RR logo

Top Stories
Headline News
TRR Archive
the Rue Morgue
Arts & Leisure
Reviews &
Outdoor Magazine
Local Scores
& Standings
Recipes for culinary delights
Bridges of the
Upper Delaware
Back Issues
Classified Ads
Find it here
Staff Pages
Design Studio
Get your copy delivered

    Thursday, January 14, 1988, p. 8 and 15.

    V.R. Scheuren convicted
    by jury

    By TOM RUE

    NARROWSBURG - After 50 minutes of deliberation, a jury of six women returned a guilty verdict on three counts against Vincent R. Scheuren, 19, of Narrowsburg, on January 11 in Town of Tusten Justice Court.
    Scheuren was convicted of assault in the third degree against Howard Williams, also of Narrowsburg, for an August 16, 1987 incident at Lander's Narrowsburg campground. In addition, Scheuren was found guilty of criminal trespass in the third degree and disorderly conduct, stemming from the same incident.
    Tusten Justice Alan Reith set sentencing for March 9 at 6:30 p.m., after ordering that a pre-sentence investigation be conducted by the Sullivan County Probation Department. Due to his age and other factors, Scheuren may be eligible for "youthful offender" status, which would relieve him of a criminal record in the matter.
    In her summation to the jury, assistant district attorney Bonnie Mitzner said Scheuren and William Creamer, also of Narrowsburg, had apparently been partying on the night of August 15 before stopping in at Lander's, around 12:30 a.m., to buy some snacks. Scheuren admitted to having consumed four beers and was "feeling good", she said.
    In the store, Scheuren began "joking around" with Williams, the on-duty supervising security guard and "the situation snowballed", Mitzner stated. After several minutes, Williams directed Scheuren and Creamer to leave, which they refused to do, she related. After again ordering the pair out of the building, Scheuren reportedly reached for a soda can which Williams was holding in his left hand, and blows began to fly, Mitzner told the jury.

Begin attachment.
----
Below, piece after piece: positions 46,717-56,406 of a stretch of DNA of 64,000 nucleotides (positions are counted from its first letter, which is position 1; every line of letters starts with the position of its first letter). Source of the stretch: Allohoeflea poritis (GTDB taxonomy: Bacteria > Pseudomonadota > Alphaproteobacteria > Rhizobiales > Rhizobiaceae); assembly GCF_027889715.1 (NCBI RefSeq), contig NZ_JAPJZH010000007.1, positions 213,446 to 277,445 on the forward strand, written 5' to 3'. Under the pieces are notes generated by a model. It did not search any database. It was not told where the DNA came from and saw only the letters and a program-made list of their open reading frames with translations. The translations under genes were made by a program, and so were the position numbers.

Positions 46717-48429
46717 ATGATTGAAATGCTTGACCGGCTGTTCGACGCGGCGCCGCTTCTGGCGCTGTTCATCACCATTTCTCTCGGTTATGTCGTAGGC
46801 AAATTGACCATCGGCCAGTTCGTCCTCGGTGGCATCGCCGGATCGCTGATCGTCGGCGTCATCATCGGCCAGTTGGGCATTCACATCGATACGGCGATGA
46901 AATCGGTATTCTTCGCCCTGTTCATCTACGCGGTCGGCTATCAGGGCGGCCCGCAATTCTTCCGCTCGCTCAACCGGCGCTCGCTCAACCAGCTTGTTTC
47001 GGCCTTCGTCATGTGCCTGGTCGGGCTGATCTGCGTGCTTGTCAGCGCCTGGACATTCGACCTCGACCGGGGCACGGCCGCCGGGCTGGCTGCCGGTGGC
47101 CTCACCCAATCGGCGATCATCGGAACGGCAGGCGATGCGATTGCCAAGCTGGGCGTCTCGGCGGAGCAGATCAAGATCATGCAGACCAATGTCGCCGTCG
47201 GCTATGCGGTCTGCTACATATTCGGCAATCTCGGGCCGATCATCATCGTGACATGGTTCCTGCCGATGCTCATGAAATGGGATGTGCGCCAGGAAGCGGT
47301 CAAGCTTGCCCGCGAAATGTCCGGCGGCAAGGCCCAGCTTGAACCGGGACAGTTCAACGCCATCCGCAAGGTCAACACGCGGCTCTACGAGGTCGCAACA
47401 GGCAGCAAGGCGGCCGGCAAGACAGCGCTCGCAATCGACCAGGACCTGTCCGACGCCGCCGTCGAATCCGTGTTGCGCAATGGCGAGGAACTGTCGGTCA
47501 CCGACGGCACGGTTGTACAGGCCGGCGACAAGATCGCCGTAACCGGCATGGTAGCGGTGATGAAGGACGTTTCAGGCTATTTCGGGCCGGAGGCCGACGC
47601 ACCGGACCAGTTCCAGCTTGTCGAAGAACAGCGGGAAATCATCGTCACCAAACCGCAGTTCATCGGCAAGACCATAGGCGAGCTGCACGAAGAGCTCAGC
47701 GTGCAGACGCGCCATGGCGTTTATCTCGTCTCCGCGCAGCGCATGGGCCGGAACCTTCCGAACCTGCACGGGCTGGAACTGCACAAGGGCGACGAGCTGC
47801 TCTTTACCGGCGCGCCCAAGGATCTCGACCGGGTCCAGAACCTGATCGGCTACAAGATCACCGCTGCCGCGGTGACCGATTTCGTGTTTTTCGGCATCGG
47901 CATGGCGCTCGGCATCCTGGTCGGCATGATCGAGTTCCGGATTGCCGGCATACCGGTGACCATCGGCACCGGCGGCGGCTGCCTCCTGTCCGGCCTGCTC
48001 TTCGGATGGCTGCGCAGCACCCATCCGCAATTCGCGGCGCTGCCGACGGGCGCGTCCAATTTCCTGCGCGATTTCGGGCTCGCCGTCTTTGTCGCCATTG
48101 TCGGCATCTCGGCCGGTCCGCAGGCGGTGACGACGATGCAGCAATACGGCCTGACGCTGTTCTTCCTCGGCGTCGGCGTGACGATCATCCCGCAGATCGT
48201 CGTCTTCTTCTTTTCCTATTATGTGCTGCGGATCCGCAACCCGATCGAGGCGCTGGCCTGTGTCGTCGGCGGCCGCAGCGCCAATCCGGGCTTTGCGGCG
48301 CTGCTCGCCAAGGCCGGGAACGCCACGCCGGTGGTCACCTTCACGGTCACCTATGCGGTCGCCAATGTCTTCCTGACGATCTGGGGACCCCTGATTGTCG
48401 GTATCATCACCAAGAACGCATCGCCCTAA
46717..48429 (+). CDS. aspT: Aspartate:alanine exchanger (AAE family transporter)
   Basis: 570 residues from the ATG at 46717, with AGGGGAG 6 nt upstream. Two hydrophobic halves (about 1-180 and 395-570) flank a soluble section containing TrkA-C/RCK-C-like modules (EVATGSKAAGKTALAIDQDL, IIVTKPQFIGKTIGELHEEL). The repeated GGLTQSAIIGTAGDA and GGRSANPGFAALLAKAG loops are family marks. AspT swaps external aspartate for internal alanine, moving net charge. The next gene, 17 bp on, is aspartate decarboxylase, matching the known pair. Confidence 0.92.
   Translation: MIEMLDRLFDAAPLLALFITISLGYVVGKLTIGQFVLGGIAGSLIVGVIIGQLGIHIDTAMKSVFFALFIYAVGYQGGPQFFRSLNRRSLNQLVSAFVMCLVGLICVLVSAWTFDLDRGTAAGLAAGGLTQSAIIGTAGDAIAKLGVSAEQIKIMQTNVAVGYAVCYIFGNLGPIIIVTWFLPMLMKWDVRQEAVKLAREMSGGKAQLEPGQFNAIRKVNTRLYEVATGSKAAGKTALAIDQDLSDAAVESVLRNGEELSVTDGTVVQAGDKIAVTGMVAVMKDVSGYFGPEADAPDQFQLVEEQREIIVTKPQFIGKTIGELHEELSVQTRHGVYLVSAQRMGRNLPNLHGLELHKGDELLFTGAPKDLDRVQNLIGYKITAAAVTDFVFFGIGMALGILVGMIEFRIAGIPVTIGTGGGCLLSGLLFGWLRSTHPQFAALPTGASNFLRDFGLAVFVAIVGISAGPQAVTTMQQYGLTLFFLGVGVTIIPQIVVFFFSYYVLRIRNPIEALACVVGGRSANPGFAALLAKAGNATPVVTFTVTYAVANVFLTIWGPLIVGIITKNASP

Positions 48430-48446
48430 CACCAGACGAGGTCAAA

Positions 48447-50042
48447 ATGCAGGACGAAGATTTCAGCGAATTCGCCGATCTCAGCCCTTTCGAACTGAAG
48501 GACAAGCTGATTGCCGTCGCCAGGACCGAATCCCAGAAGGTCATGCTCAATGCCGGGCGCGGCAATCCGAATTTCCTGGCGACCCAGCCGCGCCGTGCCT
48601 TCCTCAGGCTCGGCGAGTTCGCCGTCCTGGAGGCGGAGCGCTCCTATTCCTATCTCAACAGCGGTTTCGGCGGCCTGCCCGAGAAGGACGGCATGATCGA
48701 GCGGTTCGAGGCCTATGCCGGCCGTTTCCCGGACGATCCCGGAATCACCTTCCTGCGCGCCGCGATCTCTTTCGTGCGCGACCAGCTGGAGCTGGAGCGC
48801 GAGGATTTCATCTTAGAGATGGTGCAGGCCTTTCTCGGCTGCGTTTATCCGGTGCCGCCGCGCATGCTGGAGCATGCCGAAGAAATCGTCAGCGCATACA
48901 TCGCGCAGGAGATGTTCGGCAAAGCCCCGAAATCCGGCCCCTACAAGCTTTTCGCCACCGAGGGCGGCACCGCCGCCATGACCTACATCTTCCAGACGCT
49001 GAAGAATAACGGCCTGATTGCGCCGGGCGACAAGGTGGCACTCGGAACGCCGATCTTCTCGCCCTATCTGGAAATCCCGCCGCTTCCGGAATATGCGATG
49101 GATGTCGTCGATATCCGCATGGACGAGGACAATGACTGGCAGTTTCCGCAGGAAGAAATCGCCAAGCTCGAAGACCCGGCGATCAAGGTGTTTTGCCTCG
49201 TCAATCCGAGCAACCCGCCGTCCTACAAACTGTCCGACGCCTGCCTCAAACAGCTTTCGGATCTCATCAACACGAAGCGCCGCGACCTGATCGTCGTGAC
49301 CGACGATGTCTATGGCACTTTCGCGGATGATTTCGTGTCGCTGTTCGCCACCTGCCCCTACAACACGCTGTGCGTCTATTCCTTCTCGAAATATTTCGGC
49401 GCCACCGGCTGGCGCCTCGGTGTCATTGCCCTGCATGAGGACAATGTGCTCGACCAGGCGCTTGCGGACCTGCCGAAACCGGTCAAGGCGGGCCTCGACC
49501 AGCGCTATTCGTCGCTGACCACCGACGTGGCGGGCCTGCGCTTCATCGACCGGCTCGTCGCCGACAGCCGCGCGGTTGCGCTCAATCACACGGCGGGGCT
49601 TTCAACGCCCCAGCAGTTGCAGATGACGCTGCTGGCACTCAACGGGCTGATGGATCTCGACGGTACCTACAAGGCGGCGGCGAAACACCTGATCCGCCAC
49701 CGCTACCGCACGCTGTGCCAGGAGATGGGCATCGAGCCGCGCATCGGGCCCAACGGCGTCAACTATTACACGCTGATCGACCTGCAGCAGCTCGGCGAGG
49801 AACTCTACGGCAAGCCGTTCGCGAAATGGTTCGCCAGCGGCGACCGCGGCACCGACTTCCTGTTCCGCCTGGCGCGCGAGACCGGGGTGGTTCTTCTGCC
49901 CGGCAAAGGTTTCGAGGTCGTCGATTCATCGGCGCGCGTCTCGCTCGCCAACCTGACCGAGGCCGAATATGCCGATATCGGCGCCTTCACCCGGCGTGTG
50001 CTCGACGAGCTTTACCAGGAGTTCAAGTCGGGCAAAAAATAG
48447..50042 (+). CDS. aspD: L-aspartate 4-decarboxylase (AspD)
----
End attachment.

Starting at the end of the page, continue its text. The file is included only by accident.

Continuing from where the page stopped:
After the melee which followed, Williams experienced "discoloration and swelling" in one eye lasting for weeks, according to police. The jury determined that this constituted "serious physical injury" under the law, and that Scheuren was not justified in his claim of self-defense.
    Scheuren's attorney, Keith Ingber of Monticello, argued that while his client "may have acted like a jerk", Williams could actually have thrown the first punch. Ingber called into question statements by witnesses by pointing out apparent inconsistencies, and tried to convince the jury that reasonable doubt remained as to his client's guilt or innocence.
    Ingber said Scheuren went at Williams "in a blind fury", unaware at the time that the situation may not really have warranted such violence, following Williams' alleged attack.
    NY State Trooper Joe Barrett was called to testify at the trial, as was livery co-owner Bob Lander, Jr., concerning events after the fight. Barrett disputed Scheuren's statement that his thumb had been severely injured, reporting that Scheuren's thumb was not swollen when he was fingerprinted, Mitzner noted.
    Other witnesses included William Falk of Narrowsburg, Scott McNulty of Beach Lake, and William Miller of New Jersey. All three men were present in the store during the fight.
    Scheuren testified voluntarily at the three-day trial, but apparent inconsistencies or misstatements in his testimony could have hurt his case with the jury.
    A crucial question in the summation seemed to center on when Scheuren became aware that Williams was a campground security guard. Following an objection by Ingber, the judge ordered the trial testimony be read from the record. After a delay, the stenographer read statements that Scheuren knew Williams' position prior to the fight.
    Another critical point appeared to be Scheuren's claim that Williams hit him first, while holding the soda in his left hand. Mitzner noted that the victim is left-handed, and would be unlikely to strike a first blow with his weaker arm.
    Justice Reith instructed the jury to render an impartial verdict, "without fear, favor, or sympathy", and without considering what a possible sentence might be.
    When the jury returned their decision, Scheuren turned in apparent dismay to his father, Ron Scheuren of Narrowsburg, who shook his head. Ingber moved that the court set aside the verdict, claiming a reasonable doubt still existed in the matter. The motion was denied.
    Asked if he intended to appeal, Ingber replied he would "have to talk to my clients", meaning Scheuren and his family.
    According to Reith, the last jury trial in the Tusten court was about two years ago.

    Front Page| Current Issue| Back Issues| Search
© 1988 by the author(s) — Duplication without permission is prohibited.
Entire contents © 1988, Stuart Communications, Inc.